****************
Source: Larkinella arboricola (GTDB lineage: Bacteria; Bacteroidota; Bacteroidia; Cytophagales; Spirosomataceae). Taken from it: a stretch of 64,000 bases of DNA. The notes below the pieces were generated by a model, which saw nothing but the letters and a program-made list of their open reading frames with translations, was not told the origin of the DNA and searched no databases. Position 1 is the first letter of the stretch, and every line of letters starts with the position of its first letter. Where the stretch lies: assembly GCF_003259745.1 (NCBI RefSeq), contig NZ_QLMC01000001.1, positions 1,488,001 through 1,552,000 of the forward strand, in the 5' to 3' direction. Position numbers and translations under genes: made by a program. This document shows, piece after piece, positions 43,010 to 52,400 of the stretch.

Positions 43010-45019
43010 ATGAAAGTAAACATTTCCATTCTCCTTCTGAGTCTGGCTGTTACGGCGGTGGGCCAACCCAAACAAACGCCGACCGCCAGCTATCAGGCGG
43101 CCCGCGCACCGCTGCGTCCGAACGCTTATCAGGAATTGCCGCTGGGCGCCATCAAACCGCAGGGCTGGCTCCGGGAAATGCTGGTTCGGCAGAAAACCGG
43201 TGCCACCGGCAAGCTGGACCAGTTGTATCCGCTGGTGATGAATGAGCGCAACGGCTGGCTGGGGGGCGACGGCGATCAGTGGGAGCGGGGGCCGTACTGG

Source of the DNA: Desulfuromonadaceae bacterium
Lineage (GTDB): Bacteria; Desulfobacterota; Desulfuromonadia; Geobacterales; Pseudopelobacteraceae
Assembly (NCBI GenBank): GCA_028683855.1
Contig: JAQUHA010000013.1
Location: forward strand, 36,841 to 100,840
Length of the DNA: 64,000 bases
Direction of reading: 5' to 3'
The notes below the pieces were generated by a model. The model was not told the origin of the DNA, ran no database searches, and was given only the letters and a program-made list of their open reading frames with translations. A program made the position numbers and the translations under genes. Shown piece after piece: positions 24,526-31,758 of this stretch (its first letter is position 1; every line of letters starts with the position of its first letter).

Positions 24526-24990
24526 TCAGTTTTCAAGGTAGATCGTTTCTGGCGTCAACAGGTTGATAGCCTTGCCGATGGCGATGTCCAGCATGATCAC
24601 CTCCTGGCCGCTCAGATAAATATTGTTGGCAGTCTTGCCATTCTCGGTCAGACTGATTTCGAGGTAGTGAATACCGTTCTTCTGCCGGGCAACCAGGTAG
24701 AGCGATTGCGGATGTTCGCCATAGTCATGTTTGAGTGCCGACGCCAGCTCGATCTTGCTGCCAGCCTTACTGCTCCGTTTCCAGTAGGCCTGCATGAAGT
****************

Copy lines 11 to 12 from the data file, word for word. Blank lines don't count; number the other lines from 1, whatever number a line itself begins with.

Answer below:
Length of the DNA: 64,000 bases
Direction of reading: 5' to 3'